One warning, even with indexing where the cuts line up, even if you do a really good job, you will be able to tell that’s where they lined up. Will other people? Maybe, but probably not. The larger something is, the more natural tolerance there is in its making. But as the maker you’ll notice.


I would have wanted it to be a pretty script font so the name would all be one piece :slight_smile: I am glad I asked these questions, Thank you everyone

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It’s a bit tedious, but once you get the hang of it that is all it is. And like with any other file, if you make a mistake, then oops, there goes some more material.

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You can definitely use the passthrough to make bigger things, but it isn’t as easy as printing a ruler. You will have to learn some stuff, and it takes some hands-on fiddling to get the results you want. We are still awaiting the promised automagical alignment feature.

Maybe I will just wait to get another until its made easier as I am the least computer savvy person in my family or the world probably lol

No, I’m afraid that honor falls to my mom. :smile:
(I believe you could do it easily. There will be a few misfires at first because there always are, but once you understand it, it’s not hard at all.)


If you’re painting it, who cares? You can make puzzle pieces that join sections very precisely, and even do multiple layers that are pinned together do lap the joints across each other so it’ll end up being strong and appear as one piece. Assemble, then a little filler in the seams and paint, no one will ever know it’s more than once piece.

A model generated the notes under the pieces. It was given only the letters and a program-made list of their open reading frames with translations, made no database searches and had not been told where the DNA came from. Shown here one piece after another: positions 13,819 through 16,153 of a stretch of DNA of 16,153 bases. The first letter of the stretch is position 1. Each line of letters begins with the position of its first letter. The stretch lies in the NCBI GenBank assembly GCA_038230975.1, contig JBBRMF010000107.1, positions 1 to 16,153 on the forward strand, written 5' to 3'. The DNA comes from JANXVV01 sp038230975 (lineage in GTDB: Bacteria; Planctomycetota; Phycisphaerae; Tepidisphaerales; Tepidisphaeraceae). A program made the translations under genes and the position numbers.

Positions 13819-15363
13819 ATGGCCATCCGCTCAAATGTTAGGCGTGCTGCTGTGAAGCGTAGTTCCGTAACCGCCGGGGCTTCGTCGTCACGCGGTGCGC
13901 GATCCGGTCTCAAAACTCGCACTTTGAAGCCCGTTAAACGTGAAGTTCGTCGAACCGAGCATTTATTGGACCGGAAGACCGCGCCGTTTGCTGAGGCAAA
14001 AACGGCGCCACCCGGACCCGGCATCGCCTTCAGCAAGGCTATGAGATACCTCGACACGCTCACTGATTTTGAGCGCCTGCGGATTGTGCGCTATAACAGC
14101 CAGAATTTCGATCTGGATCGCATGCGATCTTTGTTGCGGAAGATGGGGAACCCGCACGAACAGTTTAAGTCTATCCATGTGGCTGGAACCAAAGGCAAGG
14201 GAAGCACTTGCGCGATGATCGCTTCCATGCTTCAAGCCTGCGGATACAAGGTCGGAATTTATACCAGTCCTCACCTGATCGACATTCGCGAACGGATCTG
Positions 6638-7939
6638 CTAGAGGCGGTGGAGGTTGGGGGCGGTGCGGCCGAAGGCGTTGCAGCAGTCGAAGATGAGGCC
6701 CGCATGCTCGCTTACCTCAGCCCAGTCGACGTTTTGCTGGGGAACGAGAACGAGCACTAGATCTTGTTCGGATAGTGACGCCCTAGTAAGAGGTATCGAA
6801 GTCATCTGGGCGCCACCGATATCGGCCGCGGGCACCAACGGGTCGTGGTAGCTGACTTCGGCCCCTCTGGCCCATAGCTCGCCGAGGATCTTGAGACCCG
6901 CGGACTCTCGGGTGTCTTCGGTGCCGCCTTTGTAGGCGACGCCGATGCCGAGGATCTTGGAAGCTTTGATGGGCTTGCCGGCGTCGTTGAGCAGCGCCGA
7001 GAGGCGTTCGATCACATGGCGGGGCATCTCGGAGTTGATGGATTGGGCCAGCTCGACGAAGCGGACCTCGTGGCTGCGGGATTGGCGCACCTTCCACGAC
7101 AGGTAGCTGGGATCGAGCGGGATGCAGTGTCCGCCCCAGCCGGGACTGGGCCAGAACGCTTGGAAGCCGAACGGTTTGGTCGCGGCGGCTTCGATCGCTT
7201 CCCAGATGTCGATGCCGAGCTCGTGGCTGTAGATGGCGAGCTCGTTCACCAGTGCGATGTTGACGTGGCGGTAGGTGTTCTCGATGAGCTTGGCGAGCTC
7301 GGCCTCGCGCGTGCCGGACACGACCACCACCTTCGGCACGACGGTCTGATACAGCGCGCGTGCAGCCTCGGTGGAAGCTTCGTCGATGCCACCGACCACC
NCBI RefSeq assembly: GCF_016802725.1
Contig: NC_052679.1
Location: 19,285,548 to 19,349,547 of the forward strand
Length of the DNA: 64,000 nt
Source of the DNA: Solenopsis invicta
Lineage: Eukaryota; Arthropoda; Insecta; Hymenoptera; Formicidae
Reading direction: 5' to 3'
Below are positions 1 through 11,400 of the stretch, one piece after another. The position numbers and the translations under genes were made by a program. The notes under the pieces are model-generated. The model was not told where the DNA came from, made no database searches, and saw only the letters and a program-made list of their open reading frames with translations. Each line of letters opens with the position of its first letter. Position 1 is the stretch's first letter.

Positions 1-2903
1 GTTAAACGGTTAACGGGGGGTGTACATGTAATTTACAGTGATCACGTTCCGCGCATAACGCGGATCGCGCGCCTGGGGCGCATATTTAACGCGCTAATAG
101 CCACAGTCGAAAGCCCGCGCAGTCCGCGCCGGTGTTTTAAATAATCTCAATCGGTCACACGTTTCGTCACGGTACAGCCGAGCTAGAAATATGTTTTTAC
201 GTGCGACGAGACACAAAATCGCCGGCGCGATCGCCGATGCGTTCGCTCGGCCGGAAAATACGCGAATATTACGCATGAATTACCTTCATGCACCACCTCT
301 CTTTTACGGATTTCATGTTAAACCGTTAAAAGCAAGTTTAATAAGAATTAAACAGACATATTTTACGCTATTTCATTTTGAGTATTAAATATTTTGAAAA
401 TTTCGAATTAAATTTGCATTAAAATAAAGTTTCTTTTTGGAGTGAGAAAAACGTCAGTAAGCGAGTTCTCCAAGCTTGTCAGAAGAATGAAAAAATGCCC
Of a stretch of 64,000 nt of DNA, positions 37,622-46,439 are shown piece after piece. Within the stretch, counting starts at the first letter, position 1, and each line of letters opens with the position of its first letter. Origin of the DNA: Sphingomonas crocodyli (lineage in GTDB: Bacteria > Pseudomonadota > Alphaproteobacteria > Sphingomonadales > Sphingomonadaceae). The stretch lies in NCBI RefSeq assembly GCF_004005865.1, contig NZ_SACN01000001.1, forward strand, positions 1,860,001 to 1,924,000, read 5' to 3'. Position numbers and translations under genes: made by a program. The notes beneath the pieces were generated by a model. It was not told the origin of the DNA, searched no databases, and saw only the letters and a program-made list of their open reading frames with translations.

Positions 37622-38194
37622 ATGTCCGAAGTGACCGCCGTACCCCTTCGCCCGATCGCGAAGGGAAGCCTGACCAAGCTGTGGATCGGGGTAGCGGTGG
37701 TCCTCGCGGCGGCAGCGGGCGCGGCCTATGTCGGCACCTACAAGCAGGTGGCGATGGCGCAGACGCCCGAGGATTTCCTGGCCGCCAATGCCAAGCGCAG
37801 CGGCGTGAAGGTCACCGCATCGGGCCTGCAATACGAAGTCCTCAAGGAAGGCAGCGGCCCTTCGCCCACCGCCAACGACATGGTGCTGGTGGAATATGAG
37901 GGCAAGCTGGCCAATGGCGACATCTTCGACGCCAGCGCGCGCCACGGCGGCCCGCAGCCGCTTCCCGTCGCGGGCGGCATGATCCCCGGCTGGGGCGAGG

People have been using techniques like these to create very large signs.

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Sorry But I would want to be adding these to my shop and none of my customers would want to assemble a name and some like the natural wood look so painting would not cover up all the glitches :frowning:

Yup, hence:

I know, it’s a big if.

There are other options. There are cursive scripts with swashes and ligatures that don’t join into one piece. It would be simple to make a large name sign in multiple parts that look highly intentional while also keeping your max size within the plus bed. Beyond that, shipping a multipart sign would be less expensive and risky than one monolithic part.

Sometimes the Glowforge isn’t the best tool for the job if you have a specific end goal. If I were making large cursive signs for people as an ongoing business concern, I’d be looking at a large CNC to cut them, not a laser. You’d be able to work in much thicker and more durable materials and size concerns go out the window.

YMMV, good luck.


I was assuming you’d be assembling and finishing the end result, but that time cuts into your margins, so I can see why you’d want to avoid it.


It would not be a simple thing and 48 inches would be a much bigger reach than say 46 inches. you can get a 48 x 96 inch plywood cut into 5 - 19 inch pieces = 95 inches and a quarter inch for saw kerf, but you will not want to try to go all the way to the edge.
If you make your file 10" high with all the slices different colors aligned on top of each other and four holes the width of a bed pin 18 x 10 inches a part you can use the pins as registry marks cutting new lower holes with each pass and you only ,have to make sure they are in the correct order. It would not be a simple thing to setup but could be a reasonably repeatable prospect,

For my setup the box that the crumb tray came in is exactly the correct height, but that was definitely serendipity.